• Feel free to send as many as you like.

Vacation Reading

Over Christmas, my husband and I joined my parents in South Carolina for a holiday vacation. Of course the top item on my to-do list prior to leaving was picking out a suitable book to read. I settled on an old favorite: A Solitary Blue by Cynthia Voigt.

This may not seem like a laid-back beach read; after all, it’s about a seven-year-old boy whose mother abandons him. Yet, this book opens itself up and invites you into the story—pain and all—for a grounded experience that’s hard to walk away from. This is a book you choose when you have the time to read all day.

It is a solid novel with a wide range of emotions and deep characters, some of whom you’ll like, some of whom you won’t, and most of whom you’ll change your mind about. If you like the Tillerman family from other books in this series, you’ll be happy to see them reappear in this title as well.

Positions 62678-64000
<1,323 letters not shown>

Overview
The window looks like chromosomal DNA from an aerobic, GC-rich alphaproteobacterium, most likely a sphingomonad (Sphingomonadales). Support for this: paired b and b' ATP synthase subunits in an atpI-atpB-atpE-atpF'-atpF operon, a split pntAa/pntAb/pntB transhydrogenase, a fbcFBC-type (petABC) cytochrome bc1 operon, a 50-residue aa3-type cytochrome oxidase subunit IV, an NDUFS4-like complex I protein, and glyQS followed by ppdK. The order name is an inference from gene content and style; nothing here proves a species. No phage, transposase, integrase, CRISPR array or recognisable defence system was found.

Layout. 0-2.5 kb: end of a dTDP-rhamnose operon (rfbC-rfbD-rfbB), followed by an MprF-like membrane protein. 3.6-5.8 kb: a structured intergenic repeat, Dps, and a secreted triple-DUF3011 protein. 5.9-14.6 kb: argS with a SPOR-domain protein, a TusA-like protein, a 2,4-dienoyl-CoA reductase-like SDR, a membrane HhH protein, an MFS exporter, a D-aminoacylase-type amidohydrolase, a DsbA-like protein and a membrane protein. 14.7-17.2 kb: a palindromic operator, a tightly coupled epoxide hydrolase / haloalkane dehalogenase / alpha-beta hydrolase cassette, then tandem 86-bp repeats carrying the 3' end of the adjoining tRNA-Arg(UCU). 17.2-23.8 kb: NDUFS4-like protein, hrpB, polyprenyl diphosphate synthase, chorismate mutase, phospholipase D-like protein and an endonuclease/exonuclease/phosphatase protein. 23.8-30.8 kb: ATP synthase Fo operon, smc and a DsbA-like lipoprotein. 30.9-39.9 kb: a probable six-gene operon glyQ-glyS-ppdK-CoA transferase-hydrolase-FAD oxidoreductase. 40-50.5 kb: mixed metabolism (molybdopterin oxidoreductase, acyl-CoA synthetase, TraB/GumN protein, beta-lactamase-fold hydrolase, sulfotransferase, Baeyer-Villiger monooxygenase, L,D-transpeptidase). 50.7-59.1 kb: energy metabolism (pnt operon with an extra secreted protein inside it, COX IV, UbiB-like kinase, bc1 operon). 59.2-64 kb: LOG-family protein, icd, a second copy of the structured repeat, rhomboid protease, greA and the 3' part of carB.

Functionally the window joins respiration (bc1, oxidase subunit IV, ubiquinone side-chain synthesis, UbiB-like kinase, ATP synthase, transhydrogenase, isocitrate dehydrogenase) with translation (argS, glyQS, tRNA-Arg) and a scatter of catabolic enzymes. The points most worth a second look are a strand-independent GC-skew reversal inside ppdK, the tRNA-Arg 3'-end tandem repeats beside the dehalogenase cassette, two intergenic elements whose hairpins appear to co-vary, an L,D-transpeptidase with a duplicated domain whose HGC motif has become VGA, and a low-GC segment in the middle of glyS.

One thing I didn’t consider when choosing this book was the setting. I read about Jeff waiting on his mother to pick him up from the Charleston airport while waiting on my mother to pick us up from the Charleston airport. I read about his island of safe space, with its crabs and herons, while sitting on a beach I’ve grown up visiting. I could literally taste the salt on the South Carolina breeze as I read the words.

For all the deliberation in front of my bookshelf the night before our flight, I picked right.

What did you read over the holiday?


Stay tuned this week for the first Inkblot writing challenge of 2017! It’s one we’re really excited about!